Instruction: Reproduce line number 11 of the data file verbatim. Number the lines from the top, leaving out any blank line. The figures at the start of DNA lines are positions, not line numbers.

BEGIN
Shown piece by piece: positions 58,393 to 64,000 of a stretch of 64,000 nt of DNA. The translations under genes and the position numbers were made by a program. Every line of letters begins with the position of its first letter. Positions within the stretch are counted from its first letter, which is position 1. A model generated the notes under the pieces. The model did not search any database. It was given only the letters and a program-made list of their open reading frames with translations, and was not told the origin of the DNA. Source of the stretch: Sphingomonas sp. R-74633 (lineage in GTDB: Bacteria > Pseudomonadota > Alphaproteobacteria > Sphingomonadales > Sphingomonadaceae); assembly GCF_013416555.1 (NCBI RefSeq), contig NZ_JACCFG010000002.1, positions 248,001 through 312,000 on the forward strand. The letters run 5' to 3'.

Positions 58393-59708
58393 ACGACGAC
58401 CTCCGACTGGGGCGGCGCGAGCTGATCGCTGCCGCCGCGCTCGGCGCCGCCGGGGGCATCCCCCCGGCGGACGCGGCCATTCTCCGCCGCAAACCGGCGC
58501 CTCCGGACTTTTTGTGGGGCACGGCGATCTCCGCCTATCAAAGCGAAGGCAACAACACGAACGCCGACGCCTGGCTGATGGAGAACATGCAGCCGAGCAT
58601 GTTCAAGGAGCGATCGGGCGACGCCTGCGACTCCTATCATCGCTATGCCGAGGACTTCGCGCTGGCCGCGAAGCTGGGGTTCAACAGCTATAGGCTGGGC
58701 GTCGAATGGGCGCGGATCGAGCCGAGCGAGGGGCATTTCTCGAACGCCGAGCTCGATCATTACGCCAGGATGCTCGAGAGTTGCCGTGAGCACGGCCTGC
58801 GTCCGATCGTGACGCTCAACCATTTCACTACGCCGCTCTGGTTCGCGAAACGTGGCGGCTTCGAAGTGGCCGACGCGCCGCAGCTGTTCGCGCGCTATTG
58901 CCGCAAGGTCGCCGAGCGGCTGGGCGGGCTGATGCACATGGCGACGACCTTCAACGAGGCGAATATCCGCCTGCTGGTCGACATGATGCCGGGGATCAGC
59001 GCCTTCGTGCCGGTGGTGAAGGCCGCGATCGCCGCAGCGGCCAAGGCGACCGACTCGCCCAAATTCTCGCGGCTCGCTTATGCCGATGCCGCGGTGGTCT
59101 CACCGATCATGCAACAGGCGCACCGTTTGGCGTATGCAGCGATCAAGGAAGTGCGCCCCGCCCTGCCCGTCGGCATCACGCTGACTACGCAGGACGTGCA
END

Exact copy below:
59101 CACCGATCATGCAACAGGCGCACCGTTTGGCGTATGCAGCGATCAAGGAAGTGCGCCCCGCCCTGCCCGTCGGCATCACGCTGACTACGCAGGACGTGCA